By: Maurice I. Middleberg, Free the Slaves Executive Director
As Stephanie Be reported in her recent HuffPost article, the new documentary #standwithme provides fresh insight into the global problem of child slavery. It's important to note that there is a solution. With a little help, at-risk children can be protected against slavery, as can their parents and neighbors.
According to the International Labor Organization, at least 5.5 million children are slaves. Let's be clear what we mean by modern-day slavery: children who are forced to work, who do not have the choice to stop working, who are typically brought to the workplace as the result of fraud or coercion and receive no compensation other than the barest subsistence. Slavery takes many forms, including sexual slavery and manual labor in many industries, such as agriculture, construction, mining, fishing and the manufacturing of carpets and clothing. The work is brutal, hours are long, and abuse of all kinds is common.
Slavery is always rooted in vulnerability: slaveholders and traffickers prey upon those who are poorest, weakest and most marginalized in society. Slavery is most likely to affect clearly identifiable groups, villages and neighborhoods.
Five Keys to Ending Slavery
Fortunately, vulnerable communities can be empowered to resist trafficking and slavery. Free the Slaves has been working to end child slavery for more than a decade in hundreds of communities across multiple countries in Africa, Asia, South America and the Caribbean. Based on that experience we have defined five key elements to ending child slavery: educate, organize, serve, liberate and prosecute.
Educate: Parents, teachers, clergy and children needed to be educated about trafficking. In part, this means being sure people know their rights and the rights of children. For example, a common form of slavery is debt bondage, where families find themselves in servitude to a moneylender as a way of supposedly paying off the debt. Many people believe that the moneylender actually has a right to demand free labor, but this practice is universally illegal. Similarly, traffickers tell the unemployed plausible-sounding stories about better opportunities in other locations, only to trap victims in slavery once they've left home. A little education can go a long way toward fending off moneylenders, traffickers and others who prey on ignorance.
Organize: Communities that organize against slavery are better protected. In hundreds of communities, we have organized community groups that educate and counsel their neighbors, watch out for the welfare of children and stand on guard against traffickers. These groups serve as a kind of neighborhood watch against slavery.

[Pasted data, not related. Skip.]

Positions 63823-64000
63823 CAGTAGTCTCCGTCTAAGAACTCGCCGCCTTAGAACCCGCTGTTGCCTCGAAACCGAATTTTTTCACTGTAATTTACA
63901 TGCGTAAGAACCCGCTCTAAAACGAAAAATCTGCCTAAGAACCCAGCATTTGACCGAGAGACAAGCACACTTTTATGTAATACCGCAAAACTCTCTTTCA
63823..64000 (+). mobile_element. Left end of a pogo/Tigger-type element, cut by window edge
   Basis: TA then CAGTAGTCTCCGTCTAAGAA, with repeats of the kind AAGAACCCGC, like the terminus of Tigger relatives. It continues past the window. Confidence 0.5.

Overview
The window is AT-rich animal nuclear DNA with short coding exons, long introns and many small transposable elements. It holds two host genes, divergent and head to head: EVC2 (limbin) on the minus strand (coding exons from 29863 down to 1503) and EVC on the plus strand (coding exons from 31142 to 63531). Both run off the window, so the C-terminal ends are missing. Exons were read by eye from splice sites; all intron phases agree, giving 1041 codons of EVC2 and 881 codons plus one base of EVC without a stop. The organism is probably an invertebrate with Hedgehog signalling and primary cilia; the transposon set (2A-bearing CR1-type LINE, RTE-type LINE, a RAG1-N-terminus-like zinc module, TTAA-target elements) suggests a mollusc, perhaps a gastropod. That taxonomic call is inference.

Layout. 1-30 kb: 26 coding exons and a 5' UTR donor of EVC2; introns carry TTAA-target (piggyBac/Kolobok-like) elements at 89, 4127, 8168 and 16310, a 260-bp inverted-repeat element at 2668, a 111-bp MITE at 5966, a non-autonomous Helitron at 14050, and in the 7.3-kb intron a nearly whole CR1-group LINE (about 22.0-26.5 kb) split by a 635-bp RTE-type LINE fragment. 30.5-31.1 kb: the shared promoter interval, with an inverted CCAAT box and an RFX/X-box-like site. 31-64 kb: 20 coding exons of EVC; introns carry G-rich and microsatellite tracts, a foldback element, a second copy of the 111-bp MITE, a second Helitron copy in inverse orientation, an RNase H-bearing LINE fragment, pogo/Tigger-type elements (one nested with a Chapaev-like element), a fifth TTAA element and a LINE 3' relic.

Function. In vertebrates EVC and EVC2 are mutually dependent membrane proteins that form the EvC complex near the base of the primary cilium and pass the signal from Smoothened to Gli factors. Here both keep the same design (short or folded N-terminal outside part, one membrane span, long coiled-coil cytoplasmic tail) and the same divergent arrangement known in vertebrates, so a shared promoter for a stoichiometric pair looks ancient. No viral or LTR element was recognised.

Serve: Three key gaps increase the potential for slavery -- credit, schools and health care. The absence of legitimate sources of credit creates an opening for criminal moneylenders. Children who are not in school are especially vulnerable to being trafficked. A health emergency can drive a family into financial crisis, which then forces them into debt and vulnerability to slavery. Increasing access to credit, schools and health care creates a bulwark against child slavery.
Liberate: Training and modest investments help local non-governmental organizations and police identify, track and liberate enslaved children. Once freed, children need a period of physical and psychological care; in our experience, a transition shelter is often the best first step in helping children recuperate. Family counseling is also needed to ensure the child is being returned to a safe environment, as well as to help the family cope with its own feelings and the needs of the child.
Prosecute: Stepped-up law enforcement is also required. Only a tiny fraction of slavery perpetrators are ever arrested, and even fewer are punished in any meaningful way. Child slavery is a low-risk, high-profit business. Training and funding are often needed to provide the police and judiciary the tools they need to pursue trafficking cases. Vigorous advocacy can help achieve more stringent laws and more assertive application of existing law. Media training helps journalists investigate and report on policy inaction against slavery.
Does the Educate-Organize-Serve-Liberate-Prosecute formula work? The answer is yes. The communities in which we have applied this package become free of slavery and trafficking. It's not quick or easy, but it is effective. By building assets that offset vulnerabilities, communities are able to protect themselves from slavery over the long term.
We have learned a great deal about protecting children from traffickers. Systematically putting these lessons to work will move the world closer to eradicating slavery.